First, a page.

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Generational Change

Martin Kohli

Subject Sociology » Social Movements

Key-Topics age

DOI: 10.1111/b.9781405124331.2007.x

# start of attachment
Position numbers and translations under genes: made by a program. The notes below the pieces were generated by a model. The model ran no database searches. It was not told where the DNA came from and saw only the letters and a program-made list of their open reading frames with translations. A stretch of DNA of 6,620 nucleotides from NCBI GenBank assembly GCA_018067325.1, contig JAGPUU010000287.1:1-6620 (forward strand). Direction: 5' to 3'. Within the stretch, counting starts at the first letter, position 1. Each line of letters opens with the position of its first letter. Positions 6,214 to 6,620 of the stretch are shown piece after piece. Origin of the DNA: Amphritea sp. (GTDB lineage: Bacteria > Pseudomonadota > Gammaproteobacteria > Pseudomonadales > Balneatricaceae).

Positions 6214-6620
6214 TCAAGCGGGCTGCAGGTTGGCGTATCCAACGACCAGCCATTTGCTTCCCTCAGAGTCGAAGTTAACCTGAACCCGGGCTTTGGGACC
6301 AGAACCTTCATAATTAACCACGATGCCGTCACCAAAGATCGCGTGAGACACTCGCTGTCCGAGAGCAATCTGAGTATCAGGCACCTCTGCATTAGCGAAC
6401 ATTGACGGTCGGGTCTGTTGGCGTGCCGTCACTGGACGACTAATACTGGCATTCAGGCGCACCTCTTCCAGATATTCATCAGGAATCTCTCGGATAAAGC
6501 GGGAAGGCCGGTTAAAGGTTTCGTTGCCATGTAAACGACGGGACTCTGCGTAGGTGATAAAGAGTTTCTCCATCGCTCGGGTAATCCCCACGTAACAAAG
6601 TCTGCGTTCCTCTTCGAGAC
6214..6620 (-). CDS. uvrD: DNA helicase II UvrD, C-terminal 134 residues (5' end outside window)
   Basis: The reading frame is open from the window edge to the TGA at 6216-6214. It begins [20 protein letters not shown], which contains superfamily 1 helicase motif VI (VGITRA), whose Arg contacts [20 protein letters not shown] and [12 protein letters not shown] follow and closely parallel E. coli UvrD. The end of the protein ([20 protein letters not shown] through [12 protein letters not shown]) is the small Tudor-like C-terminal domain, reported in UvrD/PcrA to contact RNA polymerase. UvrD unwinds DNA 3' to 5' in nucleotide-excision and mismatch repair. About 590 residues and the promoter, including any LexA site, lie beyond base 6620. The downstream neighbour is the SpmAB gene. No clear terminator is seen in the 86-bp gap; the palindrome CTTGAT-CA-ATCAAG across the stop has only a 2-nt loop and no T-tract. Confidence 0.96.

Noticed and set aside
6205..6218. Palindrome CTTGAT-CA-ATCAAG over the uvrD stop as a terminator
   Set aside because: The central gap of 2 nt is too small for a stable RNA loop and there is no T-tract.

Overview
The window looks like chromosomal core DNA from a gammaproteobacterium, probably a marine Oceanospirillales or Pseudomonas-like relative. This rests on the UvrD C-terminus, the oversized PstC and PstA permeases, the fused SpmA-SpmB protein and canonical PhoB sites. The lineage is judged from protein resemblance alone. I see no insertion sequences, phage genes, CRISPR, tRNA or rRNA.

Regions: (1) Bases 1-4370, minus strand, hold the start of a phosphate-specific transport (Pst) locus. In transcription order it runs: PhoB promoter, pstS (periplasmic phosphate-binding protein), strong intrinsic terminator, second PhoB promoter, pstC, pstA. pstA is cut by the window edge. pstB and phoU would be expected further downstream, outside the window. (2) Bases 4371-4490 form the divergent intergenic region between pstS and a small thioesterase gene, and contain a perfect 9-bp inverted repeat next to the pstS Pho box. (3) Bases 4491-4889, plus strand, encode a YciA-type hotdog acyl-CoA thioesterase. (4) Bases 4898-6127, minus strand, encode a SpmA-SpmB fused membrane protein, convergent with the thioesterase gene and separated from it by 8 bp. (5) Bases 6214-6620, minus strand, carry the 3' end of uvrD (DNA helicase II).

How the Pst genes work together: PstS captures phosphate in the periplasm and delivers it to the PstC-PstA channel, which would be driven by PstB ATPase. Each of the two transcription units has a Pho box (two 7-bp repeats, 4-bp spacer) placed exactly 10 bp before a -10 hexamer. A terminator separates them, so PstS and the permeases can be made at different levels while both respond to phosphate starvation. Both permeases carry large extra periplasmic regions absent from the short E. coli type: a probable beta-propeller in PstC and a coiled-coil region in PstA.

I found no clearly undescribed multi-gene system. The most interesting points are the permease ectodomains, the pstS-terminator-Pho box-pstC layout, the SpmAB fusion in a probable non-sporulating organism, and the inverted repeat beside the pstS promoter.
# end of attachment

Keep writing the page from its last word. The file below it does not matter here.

In its most obvious sense, generational change means change occurring along succeeding generations, showing up in differences between them. In a more fundamental sense, it expresses the idea that social change needs to be understood in terms of the sequence of generations, and is to a considerable extent driven by their dynamics. The concept of generation can be defined with regard to society or to family – two levels which are usually analyzed separately but should be treated in a unified framework ( Kohli & Szydlik 2000 ). At the level of the family, generation refers to position in the lineage. At the societal level, it refers to the aggregate of persons born in a limited period (i.e., a birth cohort according to demographic parlance) who therefore experience historical events at similar ages and move up through the life course in unison. At both levels, the concept of generation is a key to the analysis of movement across time. In the sequence of generations, families and societies create continuity and change with regard to parents and children, economic resources, political power, and cultural hegemony. In all of these spheres generations are a basic unit of social reproduction and social change – in other words, of stability over time as well as renewal (or sometimes revolution). In some “simple” traditional societies without centralized political power and class-based ... log in or subscribe to read full text

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